“They’ve been obliterated,” says Maury Fertig, chief investment officer at Relative Value Partners, which regularly outperforms its benchmarks. That makes those funds a great buy now, says Fertig, a closed-end fund expert.
Here’s why those closed end funds are getting beaten down, unjustly. The worries about high-yield debt in energy has investors dumping high-yield mutual funds. To meet redemptions, “mangers are selling what they are able to sell,” says Fertig. That’s pushed down safer, non-energy debt and the closed-end funds that hold it.
The upshot: Many debt-oriented closed-end funds are near discounts not seen in almost 20 years, says Fertig. They’re getting hit by a double whammy — the energy panic and the tax-loss selling pressure that will soon be gone. “People come back in January and look at these things, and all of the sudden everything is rosy and everything looks attractive,” says Fertig.
One he favors: Blackstone/GSO Senior Floating Rate Term Fund (NYS:BSL) , which trades at an 8% discount to its net asset value, which is the value of its underlying debt holdings. For context, the average discount over the past three years is zero. One advantage with this one is if you buy now, you’re virtually guaranteed that 8% because the fund is scheduled to redeem, or cash out, investors at net asset value in 2020. Meanwhile, this fund offers a yield of about 13.8%. Fertig also likes the BlackRock Floating Rate Income Strategies Fund (NYS:FRA) and Eaton Vance Limited Duration Income Fund (ASE:EVV) . Both also trade at steep discounts to NAV and offer attractive yields of 6% to 8%.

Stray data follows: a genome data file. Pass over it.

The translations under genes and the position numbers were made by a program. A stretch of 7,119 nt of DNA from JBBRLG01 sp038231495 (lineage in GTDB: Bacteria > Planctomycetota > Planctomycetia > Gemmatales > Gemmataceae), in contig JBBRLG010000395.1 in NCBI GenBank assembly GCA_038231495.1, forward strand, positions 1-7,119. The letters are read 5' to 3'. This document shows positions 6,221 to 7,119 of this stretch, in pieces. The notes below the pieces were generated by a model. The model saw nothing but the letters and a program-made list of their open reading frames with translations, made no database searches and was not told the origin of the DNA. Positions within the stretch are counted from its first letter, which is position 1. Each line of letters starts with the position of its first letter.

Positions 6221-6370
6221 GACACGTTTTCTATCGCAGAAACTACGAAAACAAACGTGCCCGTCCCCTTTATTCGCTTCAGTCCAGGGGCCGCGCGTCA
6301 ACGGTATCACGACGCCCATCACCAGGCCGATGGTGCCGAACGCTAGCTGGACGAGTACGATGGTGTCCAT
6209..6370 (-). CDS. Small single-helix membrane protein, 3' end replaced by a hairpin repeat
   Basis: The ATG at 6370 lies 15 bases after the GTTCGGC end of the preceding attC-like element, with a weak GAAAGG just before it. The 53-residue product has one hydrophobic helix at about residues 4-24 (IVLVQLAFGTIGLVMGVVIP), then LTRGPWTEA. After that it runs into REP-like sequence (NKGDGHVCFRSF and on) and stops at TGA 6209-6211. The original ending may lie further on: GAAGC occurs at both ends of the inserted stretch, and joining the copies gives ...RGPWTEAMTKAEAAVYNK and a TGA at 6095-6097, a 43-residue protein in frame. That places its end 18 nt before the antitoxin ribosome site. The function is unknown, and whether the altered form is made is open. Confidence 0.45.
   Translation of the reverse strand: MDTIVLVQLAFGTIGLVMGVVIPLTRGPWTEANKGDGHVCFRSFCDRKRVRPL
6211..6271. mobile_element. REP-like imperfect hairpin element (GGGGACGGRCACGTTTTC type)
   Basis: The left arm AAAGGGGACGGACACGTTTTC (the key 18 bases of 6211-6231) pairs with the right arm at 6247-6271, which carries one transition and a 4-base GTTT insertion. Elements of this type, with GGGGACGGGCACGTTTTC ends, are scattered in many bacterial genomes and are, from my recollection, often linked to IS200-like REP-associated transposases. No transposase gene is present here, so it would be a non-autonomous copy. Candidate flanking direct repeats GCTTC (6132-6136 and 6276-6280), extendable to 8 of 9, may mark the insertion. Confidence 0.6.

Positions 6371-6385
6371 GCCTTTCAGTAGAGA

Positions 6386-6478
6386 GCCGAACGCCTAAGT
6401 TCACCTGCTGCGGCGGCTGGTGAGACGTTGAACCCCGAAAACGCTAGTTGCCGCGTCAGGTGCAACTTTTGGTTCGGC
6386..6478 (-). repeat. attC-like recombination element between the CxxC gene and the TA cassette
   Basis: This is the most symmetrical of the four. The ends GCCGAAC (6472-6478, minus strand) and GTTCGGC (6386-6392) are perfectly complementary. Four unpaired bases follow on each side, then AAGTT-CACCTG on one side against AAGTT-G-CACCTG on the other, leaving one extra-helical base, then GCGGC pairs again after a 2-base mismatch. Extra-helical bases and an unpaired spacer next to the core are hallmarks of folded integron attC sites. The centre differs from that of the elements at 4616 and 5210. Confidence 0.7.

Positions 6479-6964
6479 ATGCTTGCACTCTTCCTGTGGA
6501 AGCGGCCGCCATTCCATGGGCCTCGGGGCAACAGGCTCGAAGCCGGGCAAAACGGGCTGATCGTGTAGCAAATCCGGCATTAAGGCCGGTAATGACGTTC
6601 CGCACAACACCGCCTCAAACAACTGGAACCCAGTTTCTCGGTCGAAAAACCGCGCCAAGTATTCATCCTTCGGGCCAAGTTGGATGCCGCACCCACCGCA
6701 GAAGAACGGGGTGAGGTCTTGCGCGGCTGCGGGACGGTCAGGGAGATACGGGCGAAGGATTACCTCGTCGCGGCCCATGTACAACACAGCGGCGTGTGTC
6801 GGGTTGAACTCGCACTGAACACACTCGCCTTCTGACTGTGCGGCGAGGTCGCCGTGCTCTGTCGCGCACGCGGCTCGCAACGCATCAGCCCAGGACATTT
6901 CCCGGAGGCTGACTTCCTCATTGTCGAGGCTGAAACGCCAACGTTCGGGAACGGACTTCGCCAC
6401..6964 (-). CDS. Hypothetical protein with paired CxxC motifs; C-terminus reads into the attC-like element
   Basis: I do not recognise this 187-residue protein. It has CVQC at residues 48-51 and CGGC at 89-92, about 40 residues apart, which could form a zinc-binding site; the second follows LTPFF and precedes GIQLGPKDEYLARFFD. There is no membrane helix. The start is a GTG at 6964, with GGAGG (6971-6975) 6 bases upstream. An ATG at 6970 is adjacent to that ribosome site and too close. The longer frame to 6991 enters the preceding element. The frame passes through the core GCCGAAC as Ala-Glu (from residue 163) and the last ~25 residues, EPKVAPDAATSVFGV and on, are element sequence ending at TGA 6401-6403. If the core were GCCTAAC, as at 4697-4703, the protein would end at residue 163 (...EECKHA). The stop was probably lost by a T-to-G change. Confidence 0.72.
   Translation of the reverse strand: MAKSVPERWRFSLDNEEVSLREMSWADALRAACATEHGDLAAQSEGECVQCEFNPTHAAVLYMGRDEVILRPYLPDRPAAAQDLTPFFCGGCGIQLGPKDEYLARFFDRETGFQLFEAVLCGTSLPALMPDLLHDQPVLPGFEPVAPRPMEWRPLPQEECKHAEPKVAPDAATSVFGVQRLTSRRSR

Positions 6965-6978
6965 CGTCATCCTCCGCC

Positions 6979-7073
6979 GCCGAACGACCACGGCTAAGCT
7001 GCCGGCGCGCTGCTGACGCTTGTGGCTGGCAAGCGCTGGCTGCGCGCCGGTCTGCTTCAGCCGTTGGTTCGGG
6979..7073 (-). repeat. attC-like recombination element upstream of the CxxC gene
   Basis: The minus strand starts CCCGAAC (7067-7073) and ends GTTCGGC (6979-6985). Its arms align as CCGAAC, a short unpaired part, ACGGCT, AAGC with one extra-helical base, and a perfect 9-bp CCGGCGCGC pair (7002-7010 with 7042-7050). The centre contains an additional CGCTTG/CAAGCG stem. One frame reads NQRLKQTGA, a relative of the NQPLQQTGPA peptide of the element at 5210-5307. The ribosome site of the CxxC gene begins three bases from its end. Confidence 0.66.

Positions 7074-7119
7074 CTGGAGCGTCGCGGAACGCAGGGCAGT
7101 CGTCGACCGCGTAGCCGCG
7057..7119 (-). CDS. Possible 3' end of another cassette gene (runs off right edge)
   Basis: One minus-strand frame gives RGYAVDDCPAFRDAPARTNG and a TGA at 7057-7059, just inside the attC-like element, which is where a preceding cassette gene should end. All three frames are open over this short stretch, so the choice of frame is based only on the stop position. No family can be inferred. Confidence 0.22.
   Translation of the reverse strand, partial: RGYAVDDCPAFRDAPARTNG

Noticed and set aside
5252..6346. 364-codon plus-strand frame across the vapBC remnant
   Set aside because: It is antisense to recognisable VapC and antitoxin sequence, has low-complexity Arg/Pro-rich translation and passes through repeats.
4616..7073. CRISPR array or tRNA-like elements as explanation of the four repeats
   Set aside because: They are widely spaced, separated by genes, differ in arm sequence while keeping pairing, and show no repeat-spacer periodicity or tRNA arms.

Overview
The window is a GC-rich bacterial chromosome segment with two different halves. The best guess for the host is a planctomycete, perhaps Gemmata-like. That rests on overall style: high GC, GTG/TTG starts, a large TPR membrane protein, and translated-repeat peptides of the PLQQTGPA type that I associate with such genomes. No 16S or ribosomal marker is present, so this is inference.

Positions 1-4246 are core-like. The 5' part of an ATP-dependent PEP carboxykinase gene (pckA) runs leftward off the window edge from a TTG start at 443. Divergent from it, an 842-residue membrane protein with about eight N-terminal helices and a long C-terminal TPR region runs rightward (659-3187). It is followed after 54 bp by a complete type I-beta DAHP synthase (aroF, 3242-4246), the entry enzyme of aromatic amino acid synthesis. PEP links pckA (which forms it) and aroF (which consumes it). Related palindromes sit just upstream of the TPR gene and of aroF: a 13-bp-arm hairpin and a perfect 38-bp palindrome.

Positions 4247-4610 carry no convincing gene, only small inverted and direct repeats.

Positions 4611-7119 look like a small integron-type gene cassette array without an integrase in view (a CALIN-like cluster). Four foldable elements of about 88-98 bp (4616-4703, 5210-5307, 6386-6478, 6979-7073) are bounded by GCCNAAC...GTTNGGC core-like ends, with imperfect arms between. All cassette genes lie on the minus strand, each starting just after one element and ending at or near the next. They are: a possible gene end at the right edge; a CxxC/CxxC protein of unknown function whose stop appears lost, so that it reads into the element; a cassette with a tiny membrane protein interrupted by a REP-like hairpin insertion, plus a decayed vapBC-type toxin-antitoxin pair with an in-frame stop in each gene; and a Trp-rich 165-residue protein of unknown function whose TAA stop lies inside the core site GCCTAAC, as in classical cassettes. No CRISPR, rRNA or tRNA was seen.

Finally, in energy, consider Eagle Materials (NYS:EXP) , which supplies sand used in fracking, and cement used in finishing oil wells. “Eagle has taken a big hit because investors see it as heavily tied to energy,” says Marshall, at Hodges Capital Management. But Eagle also has a big presence in construction since it sells cement and gypsum wallboard, businesses that are going strong. “We think the business outlook is better than it was six months ago,” says Marshall.
Housing stocks have also had a tough year. But housing is not down for the count. Housing should benefit as consumer confidence increases with employment gains next year even if rates go up a bit, because banks will be more eager to lend, says John Buckingham, a mutual fund manager who edits the “Prudent Speculator,” a stock newsletter with a great record. So beaten-down housing-related stocks already look interesting. Now they’re even cheaper, due to tax-loss selling. One that Buckingham favors is MDC Holdings (NYS:MDC) . It has a solid balance sheet, and it pays a 4% yield.
Next, consider Encore Wire (NAS:WIRE) , which sells copper wire used in construction. Its stock is suffering along with many of the rest of the housing-related stocks. But new plants help make Encore the low-cost provider in a sector that lost a lot of capacity during the downturn. Marshall, at Hodges Capital Management, thinks Encore could post $3 a share or more in earnings in a few years, compared with about $2 in 2014, possibly driving the stock to $50 for a 35% gain.
Finally, Genworth Financial (NYS:GNW) looks like an attractive tax-loss-selling candidate, says George Putnam, who pens the “Turnaround Letter,” a stock letter with a solid long-term record.
Genworth has a durable mortgage-insurance business. But its stock is weak because it sold long-term-care insurance policies too cheaply, and it’s had to build reserves against that. “It looks like they are finally getting a handle on it,” says Putnam. “If they have gotten that under control and the mortgage-insurance business continues to pick up, the stock could move up a lot.”
At the time of publication, Michael Brush had no positions in any stocks mentioned in this column. Brush is a Manhattan-based financial writer who publishes the stock newsletter “Brush Up on Stocks.” Brush has covered business for the New York Times and The Economist group, and he attended Columbia Business School in the Knight-Bagehot program.